Marshall Larsen may soon find himself running an aerospace empire. Larsen is the chairman, president and CEO of Goodrich, which has agreed to be acquired by United Technologies Corp. (UTC ) in an $18.4 billion deal. When the transaction was unveiled on Sept. 22, UTC said Larsen would run a new operation that was widely assumed to include Goodrich and UTC’s Hamilton Sundstrand, a leading supplier of aircraft control systems.
But another shoe dropped six days later, when UTC moved to consolidate Hamilton Sundstrand with its aircraft engine unit, Pratt & Whitney. The two will fall under a new UTC Propulsion and Aerospace Systems Div. That operation is expected to add Goodrich as a third leg and be headed by Larsen after the scheduled closing of the acquisition in mid-2012. Although Pratt and Hamilton Sundstrand will continue to report their operating results separately, the move signals a grand plan to better integrate units that have long been run as standalone operations. “It’s a different approach altogether,” says a UTC insider.
With annual sales of $26.5 billion, the new division will offer avast product line of dozens of aircraft systems—from engines, landing gear, wheels and brakes to aerostructures, electronics and interiors. It also would surpass Honeywell International as the largest aerospace supplier. “UTC has upgraded itself from a major supplier to a ‘super supplier,’ and the full appeal of this acquisition likely manifests over years and decades,” says Morgan Stanley analyst Heidi Wood, who upgraded UTC’s stock to theequivalent of a “buy” and has made it her top pick in aerospace.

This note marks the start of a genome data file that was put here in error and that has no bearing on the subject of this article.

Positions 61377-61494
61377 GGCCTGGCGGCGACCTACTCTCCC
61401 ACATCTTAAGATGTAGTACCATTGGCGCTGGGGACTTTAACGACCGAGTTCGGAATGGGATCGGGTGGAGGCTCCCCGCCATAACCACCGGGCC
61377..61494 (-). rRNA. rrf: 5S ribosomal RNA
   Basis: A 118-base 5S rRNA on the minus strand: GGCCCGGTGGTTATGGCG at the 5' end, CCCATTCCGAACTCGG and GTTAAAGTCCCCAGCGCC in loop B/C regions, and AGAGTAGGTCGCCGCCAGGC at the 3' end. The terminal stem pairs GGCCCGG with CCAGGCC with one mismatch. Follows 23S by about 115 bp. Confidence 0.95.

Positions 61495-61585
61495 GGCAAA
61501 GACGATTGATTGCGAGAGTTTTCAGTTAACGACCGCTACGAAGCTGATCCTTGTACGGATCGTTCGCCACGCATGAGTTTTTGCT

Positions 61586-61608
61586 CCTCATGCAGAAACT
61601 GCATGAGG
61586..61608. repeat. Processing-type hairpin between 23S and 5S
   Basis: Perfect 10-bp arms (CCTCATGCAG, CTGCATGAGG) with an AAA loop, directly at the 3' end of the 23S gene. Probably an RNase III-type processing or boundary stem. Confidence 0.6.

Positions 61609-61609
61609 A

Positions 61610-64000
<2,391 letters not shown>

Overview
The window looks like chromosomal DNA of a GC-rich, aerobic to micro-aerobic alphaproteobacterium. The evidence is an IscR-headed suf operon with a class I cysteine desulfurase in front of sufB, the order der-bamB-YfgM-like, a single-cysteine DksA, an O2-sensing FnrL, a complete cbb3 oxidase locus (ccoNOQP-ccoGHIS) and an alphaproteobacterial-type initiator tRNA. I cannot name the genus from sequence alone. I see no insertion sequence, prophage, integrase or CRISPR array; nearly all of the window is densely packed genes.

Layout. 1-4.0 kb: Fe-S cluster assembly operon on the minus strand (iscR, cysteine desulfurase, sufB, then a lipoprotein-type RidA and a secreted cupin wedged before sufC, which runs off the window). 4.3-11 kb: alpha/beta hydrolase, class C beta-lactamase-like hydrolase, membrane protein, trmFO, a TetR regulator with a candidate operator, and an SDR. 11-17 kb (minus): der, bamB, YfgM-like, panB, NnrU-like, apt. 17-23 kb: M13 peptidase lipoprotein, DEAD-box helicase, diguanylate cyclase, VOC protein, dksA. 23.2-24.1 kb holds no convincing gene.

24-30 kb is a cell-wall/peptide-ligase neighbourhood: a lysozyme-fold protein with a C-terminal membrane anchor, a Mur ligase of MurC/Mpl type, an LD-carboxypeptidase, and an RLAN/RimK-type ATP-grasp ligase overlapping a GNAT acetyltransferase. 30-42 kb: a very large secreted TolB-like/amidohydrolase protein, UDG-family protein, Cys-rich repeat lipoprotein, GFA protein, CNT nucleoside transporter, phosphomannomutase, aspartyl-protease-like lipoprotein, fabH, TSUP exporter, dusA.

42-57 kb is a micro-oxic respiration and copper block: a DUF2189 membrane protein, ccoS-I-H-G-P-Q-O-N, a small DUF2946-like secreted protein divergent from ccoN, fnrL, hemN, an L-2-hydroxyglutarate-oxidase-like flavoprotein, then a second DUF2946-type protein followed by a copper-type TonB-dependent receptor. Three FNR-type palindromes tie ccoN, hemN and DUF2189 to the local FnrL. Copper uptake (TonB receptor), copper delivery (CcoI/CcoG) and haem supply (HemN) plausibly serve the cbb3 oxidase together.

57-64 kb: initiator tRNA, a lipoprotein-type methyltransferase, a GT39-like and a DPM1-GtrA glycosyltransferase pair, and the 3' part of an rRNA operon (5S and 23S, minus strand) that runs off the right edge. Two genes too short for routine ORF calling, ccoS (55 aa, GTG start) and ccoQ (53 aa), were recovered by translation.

Larsen would certainly be up to his new job. Shrewd, low-key and sometimes prickly, he has spent his entire career at Goodrich, joining the company in 1977 as an operations analyst and financial manager. Goodrich is a major supplier on many Boeing and Airbus jets, and derives 43% of its sales from the high-margin aftermarket. And Larsen’s focus on newer aircraft left the company less exposed to a downturn in aftermarket sales when a spike in oil prices caused airlines to park older jets en masse three years ago.
It’s not clear how long the 63-year-old Larsen will stay on the job. UTC appears to be grooming a successor in Alain Bellemare,who is being promoted from president of Hamilton Sundstrand to president and chief operating officer of the new propulsion and aerospace systems organization. He will run the operation while the acquisition of Goodrich awaits shareholder and regulatory approvals.
Another question is whether Honeywell and General Electric will seek to counter this new super-supplier by making acquisitionsof their own. Both certainly have the financial resources to make a major move. Rockwell Collins is often mentioned as an attractive target. The well-run avionics supplier is not up for sale. But then again, neither was Goodrich.